No, that wouldn’t do. She’d hear about it soon enough — everybody would — and it would be wrong and cruel to keep the knowledge from her out of some childish desire for a perfect evening. If he wanted something — something more than the relationship between whore and client, then he needed to take the first steps toward that himself.
However, in the meantime, he could busy himself by talking to the hostess and procuring them a table.
At least the hostess didn’t do anything in word or deed to suggest that there was something amiss with Mark and his female companion. She must have been some kind of paragon. Or, more likely, she didn’t care who her patrons brought with them, as long as they behaved themselves, ordered expensively, and came with enough money to pay the reckoning.
The hostess led the way to a fine little table tucked neatly into an alcove. And as soon as they were seated, a young waiter made his way over to their table with bills of fare. Mark couldn’t help but watch the waiter and Wei Li. Had he … Had she …?
Well, if either of them had, they didn’t show it. Wei Li began to peruse the bill as Mark placed an order for a flagon of Reman white wine. “Order whatever you like,” he said as the waiter disappeared to fetch the wine.
Her eyebrows rose. “You are certain?”
“Of course I’m certain. What — you think I can’t afford to take a nice lady out to a dinner as nice as she is?” Mark laughed. But the hollowness of it rang and echoed through the restaurant, to his ears. Oh, he could afford this. There was no question of that. But … how, given what he and Joshua had discovered this morning?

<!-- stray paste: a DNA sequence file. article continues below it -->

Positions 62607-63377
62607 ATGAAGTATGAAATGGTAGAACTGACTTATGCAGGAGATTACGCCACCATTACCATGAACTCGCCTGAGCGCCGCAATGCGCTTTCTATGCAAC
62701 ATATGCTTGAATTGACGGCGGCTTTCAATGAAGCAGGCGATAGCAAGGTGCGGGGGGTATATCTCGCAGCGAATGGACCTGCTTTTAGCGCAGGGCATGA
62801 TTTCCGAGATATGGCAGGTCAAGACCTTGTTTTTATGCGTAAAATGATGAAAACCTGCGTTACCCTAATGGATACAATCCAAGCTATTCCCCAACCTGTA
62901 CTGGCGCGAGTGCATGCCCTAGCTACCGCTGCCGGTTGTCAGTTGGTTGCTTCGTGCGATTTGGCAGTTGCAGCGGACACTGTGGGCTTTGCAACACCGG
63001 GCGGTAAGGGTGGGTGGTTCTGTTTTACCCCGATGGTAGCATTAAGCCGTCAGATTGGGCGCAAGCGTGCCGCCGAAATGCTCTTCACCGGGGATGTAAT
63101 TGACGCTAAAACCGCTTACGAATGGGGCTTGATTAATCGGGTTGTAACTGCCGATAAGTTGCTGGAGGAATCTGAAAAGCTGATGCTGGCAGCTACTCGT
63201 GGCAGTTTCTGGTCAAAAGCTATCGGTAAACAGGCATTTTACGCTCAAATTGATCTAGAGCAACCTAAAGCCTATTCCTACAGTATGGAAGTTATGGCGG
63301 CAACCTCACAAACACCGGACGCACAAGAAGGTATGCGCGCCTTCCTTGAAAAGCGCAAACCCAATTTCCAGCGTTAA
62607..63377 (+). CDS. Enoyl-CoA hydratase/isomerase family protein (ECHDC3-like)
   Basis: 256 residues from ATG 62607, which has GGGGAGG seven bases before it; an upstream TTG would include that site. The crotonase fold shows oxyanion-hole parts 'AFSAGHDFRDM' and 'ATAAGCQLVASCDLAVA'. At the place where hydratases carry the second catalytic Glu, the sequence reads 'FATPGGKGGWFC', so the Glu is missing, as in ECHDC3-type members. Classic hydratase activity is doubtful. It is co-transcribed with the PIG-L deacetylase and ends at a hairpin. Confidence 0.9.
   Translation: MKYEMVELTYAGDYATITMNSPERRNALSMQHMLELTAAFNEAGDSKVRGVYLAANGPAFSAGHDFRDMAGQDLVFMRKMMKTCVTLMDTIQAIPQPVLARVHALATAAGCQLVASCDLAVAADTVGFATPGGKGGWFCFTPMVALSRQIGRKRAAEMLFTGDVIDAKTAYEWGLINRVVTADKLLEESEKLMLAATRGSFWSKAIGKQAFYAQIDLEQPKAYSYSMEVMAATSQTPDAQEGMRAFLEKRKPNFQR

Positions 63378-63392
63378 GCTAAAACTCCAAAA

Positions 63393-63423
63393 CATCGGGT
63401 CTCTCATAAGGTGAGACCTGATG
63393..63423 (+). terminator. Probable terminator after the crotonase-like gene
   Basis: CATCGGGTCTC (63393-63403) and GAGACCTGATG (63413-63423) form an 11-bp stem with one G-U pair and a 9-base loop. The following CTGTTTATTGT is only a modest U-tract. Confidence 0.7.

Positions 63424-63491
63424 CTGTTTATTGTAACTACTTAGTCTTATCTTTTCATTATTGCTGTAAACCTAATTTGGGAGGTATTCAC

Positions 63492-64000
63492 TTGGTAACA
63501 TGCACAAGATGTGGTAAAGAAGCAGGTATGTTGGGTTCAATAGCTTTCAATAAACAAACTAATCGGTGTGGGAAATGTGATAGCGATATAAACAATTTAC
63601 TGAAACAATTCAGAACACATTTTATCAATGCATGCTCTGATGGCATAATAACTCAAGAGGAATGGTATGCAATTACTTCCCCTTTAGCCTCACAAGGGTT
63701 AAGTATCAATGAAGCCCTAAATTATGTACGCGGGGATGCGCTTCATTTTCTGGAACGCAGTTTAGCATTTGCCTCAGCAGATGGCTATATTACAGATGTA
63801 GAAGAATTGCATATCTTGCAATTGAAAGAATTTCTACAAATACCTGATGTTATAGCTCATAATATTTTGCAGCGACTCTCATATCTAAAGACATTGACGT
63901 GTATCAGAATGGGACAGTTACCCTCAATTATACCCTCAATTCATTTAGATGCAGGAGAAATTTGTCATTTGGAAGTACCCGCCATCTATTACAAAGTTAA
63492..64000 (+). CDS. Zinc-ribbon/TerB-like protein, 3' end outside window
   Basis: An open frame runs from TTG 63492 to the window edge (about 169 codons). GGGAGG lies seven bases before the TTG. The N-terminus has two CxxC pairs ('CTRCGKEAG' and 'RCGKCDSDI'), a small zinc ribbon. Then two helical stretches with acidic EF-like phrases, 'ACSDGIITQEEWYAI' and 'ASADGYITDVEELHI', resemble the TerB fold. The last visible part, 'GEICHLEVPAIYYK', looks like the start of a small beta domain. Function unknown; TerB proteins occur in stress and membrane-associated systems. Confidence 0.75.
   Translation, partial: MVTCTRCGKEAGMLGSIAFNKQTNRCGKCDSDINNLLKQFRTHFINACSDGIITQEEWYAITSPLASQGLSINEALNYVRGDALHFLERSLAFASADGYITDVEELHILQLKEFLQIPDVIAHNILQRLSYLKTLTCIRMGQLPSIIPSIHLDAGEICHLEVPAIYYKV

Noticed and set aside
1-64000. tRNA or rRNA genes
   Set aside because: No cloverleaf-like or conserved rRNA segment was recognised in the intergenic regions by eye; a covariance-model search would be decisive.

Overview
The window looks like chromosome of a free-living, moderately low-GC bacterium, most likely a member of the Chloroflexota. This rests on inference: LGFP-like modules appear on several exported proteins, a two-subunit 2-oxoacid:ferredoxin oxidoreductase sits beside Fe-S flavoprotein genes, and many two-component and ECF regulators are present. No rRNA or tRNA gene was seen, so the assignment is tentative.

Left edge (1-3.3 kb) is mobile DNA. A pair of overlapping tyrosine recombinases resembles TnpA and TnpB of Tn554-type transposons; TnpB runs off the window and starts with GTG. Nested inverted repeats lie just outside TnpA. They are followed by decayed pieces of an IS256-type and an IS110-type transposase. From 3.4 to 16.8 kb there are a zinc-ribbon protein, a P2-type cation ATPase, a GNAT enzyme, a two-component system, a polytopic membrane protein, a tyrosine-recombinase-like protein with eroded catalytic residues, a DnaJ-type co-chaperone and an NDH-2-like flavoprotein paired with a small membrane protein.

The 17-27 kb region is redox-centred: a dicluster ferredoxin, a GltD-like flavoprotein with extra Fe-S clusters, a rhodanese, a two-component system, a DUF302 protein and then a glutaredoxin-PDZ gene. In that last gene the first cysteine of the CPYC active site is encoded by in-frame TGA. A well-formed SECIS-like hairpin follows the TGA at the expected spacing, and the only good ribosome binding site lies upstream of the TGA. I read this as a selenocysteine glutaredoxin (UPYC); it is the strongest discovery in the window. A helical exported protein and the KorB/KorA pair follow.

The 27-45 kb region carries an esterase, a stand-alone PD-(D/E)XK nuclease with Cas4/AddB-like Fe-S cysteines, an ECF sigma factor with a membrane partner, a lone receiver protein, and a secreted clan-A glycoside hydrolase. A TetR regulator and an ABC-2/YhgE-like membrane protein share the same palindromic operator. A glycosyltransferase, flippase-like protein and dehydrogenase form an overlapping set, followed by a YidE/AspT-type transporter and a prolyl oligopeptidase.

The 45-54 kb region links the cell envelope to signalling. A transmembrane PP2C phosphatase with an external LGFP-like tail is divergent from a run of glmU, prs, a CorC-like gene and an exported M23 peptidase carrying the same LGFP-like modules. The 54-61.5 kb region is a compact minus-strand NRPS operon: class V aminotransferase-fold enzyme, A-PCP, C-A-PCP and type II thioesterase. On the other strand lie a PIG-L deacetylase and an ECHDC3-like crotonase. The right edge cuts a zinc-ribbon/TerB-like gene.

Wei Li heard the hollowness, too. Delicate black brows furrowed. “Mark? Is something wrong?”
Mark tried to laugh it off again. “Ask questions like that, my dear, and any well-meaning gentleman might be excused for thinking that you have your doubts about the depth of his purse.”
Wei Li tilted her head to one side. “But you know that is not what worries me.”
… Damn. She was too smart by half, that one.
“Can it wait until the wine comes?” Mark finally settled for pleading.
She blinked, but she nodded. And, mercifully, before more than a few awkward seconds had passed, the waiter came with their flagon.
And of course, once the wine came, they had to order. Wei Li requested prawns seared with lime, Mark chose the more pedestrian fried chicken. There was something to be said for comfort food, after all.
Before Wei Li could ask again, Mark lifted his goblet. “A toast?”
Wei Li’s eyebrows rose, but she nodded and lifted her glass. “To …”
“To friendship,” Mark answered. “And to more than friendship. And to — seizing the day, and the night, because we never know what tomorrow will bring.”
“Carpe diem?” Wei Li asked, raising her glass.
Mark blinked. “You know Reman?”
Half a smile poked at one corner of Wei Li’s mouth. “I … spent some time in Reme.”
“Truly? You’ve never mentioned that before.”
Her eyes dropped. “It … was not a happy time in my life. I prefer not to dwell on it.”
Mark blinked. “Oh …” Well, a gentleman wouldn’t press. He smiled, wan, and raised his glass. “To carpe diem.”
“To carpe diem,” Wei Li repeated. They clinked goblets and drank.